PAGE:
The year is circa 1995; Major League Baseball players end a 232-day strike, Windows 95 is released by Microsoft, JavaScript is first introduced and deployed, the Grateful Dead announce their break-up, and Toy Story became the first ever wholly computer generated movie to be released. Did you also know that in 1995 the average inpatient medical record was accessed and viewed by at least 150 people during a typical five-day hospital stay by nursing staff, to receptionists to x-ray technicians?

Think about this; 150 viewers in 1995! That number has to have quadrupled since then to at least 600 health professionals today with health information exchanges, business associates, and electronic health records (EHI/EPHI) being the healthcare industry norm. Furthermore, there is no end in sight as the number of record viewers continues to grow as medical coders, medical billers, insurance companies, and even quality control personnel all require access to medical patient information of some degree in order to conduct their day-to-day work associated with healthcare payment and operations. To be honest; these are only just a few of the many legitimate reasons around why a patient’s medical records are viewed and in that same light why a patient’s medical information could become part of an information breach.

Securing, protecting, and ensuring health information is private has become an ever increasing challenge with fiscal penalties for failure increasing almost at the same rate EHI and EPHI data is expanding. Adherence to HIPAA must not be focused solely on a “point-in-time” that aligns with the organizations audit and compliance review cycle. Therefore, Healthcare organizations must embrace HIPAA as an on-going, full-time effort that requires a combined program of resources and compliance tools to ensure success. This allows institutions to avoid penalties and remediation costs that aren’t budgeted for.

For example: on the black market a stolen social security card costs one dollar while a stolen medical record is worth $50. Healthcare information is ripe for an information breach due to the fact that it allows a fraudster the ability to take over the victim’s identity in its entirety.

Let’s look at some recent HIPAA violations that have materialized in fines:

– CIGNET → fine: $4,300,000
– Concentra → fine: $1,725,220
– Alaska Department of Health and Human Services → fine: $1,700,000
– WellPoint → fine: $1,700,000
– Blue Cross Blue Shield of Tennessee → fine: $1,500,000
– Massachusetts Eye and Ear Infirmary and Massachusetts
– Eye and Ear Associates →
fine: $1,500,000
– Affinity Health Plan → fine: $1,215,780
– South Shore Hospital → fine: $750,000
– Idaho State University → fine: $400,000
– Shasta Regional Medical Center → fine: $275,000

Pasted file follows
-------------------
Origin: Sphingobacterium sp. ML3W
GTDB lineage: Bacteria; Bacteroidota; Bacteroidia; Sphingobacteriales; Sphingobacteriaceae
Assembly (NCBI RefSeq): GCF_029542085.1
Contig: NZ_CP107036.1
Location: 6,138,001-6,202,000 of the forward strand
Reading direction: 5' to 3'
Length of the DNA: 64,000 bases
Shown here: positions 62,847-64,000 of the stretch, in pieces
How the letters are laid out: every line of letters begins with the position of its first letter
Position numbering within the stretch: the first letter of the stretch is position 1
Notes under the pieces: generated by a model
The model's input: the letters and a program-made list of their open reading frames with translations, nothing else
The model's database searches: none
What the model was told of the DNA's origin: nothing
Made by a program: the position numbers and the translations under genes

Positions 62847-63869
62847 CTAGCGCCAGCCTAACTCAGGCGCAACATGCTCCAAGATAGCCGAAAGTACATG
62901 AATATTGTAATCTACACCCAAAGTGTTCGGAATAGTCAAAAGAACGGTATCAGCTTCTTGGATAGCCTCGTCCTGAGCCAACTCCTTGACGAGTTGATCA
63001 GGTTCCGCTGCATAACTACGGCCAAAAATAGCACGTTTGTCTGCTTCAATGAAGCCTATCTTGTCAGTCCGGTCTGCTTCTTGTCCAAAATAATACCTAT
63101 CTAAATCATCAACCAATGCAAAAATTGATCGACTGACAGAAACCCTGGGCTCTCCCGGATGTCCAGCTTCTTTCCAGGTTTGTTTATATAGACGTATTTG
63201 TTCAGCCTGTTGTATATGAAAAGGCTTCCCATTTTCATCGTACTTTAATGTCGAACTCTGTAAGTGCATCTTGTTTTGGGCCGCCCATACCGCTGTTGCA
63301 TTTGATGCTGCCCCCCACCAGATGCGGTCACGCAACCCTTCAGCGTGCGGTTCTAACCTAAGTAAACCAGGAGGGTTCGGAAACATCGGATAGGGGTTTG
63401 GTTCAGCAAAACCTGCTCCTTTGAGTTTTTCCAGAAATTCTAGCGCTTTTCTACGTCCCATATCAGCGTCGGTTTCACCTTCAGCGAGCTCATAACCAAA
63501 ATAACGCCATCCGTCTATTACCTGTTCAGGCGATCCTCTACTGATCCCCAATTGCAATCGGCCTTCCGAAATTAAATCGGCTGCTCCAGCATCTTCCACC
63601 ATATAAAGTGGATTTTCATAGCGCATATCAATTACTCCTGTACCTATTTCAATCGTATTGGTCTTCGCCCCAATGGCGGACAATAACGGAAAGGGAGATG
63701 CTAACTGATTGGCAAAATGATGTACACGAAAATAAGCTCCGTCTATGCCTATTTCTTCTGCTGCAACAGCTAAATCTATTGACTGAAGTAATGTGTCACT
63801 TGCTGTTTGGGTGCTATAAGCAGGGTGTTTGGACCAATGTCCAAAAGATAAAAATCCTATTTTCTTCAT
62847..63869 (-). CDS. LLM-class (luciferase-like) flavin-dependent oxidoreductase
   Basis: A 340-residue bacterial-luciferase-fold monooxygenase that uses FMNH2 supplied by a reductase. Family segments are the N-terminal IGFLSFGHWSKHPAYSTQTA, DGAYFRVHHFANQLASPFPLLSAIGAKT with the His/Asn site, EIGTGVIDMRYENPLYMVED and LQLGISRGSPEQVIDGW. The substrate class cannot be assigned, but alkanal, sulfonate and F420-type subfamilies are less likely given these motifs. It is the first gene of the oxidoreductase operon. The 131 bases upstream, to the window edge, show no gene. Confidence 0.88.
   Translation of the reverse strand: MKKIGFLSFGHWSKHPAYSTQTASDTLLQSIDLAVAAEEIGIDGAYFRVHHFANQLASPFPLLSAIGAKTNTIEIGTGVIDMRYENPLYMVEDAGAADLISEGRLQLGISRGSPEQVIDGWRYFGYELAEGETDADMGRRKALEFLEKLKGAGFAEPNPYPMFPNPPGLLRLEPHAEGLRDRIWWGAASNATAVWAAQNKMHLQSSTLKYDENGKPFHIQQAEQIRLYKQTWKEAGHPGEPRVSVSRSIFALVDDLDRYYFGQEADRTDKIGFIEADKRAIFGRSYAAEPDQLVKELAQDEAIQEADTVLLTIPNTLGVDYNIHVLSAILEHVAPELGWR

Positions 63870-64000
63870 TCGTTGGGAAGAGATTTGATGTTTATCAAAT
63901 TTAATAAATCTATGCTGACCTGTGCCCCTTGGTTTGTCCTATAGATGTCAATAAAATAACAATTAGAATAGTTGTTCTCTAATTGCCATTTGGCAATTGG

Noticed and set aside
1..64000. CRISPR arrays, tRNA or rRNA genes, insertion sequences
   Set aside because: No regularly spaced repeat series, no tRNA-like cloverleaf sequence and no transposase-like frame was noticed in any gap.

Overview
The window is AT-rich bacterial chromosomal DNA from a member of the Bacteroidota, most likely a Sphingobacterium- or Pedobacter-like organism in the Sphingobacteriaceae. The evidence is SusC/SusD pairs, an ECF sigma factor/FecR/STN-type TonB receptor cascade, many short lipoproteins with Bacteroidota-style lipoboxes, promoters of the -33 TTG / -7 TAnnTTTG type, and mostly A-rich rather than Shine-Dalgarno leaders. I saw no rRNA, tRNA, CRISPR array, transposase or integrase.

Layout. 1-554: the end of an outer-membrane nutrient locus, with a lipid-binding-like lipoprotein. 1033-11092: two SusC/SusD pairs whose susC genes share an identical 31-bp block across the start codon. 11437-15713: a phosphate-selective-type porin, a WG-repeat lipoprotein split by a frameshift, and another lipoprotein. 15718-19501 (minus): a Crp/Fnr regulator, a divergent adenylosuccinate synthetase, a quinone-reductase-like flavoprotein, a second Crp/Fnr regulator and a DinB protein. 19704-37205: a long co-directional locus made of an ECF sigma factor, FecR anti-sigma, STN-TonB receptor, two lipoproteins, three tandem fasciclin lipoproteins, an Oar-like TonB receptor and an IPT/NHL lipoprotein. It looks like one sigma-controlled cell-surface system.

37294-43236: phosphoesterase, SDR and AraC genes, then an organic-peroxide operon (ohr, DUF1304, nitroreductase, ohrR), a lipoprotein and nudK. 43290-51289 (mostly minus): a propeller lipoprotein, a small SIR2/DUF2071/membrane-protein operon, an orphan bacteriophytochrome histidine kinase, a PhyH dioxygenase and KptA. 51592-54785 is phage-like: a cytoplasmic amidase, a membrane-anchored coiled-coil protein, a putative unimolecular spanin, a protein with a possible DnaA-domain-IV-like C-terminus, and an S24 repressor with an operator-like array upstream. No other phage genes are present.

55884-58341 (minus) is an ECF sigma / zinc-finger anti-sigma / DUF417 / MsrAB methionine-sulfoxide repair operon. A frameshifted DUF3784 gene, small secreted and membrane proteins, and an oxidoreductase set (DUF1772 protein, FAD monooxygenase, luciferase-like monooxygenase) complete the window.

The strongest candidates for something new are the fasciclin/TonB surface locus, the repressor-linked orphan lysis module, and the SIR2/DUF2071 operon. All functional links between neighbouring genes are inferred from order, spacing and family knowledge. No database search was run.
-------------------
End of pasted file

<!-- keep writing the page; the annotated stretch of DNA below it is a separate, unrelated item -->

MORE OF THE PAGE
– Phoenix Cardiac Surgery → fine: $100,000
– The Hospice of Northern Idaho → fine: $50,000

Source: U.S. Dept. of Health & Human Services (HHS), Case Examples and Resolution Agreements

Below is a slide I recently developed that demonstrates the costs of remediation to an organization that experiences a breach:

data_picture

The digital age is driving new restrictions on using Personal Health Information (PHI) within Healthcare organizations. HHS Secretary Kathleen Sebelius recently emphasized that “…much has changed in healthcare since HIPAA was enacted over 15 years ago…” and that the “…new rules associated with PHI/EPHI data will help protect patient privacy and safeguard patients’ health information in an ever-expanding digital age”.

Prevention is still the best approach for reducing the risk of information breach and ensuring your organization is HIPAA compliant. The human error factor of security breaches can only truly be solved through educating and re-educating time and time again the organizational resources that interact with sensitive data aligned with HIPAA. Prevention at its core isn’t a one and done concept; it must become part of your organizations DNA.

By Kyle Kennedy

Kyle KennedyKyle Kennedy is STEALTHbits Technologies’ Chief Technology Officer. With nearly 20 years of experience in the Information Technology field, over a decade of which he focused on Enterprise Security Architecture, Identity & Access Management, and Business Process Management, Kyle has been able to lead large, complex organizations by efficiently mapping business processes to technology solutions. As the former Vice President of Business Development at Pontis Research and Global Director – Directory Services, Identity Services and Enterprise Security Architecture in the Corporate Information Technology organization at ADP, Kyle brings personal, real-world experience in facing the challenges STEALTHbits’ customers encounter daily and the knowledge of how to navigate the hurdles that present themselves along the way. Kyle holds a Bachelor’s degree in Sociology from California State University, Hayward, and a Masters of Business Administration degree from Kaplan University. Kyle is also completing his Masters of Homeland Security and Emergency Management degree.

 

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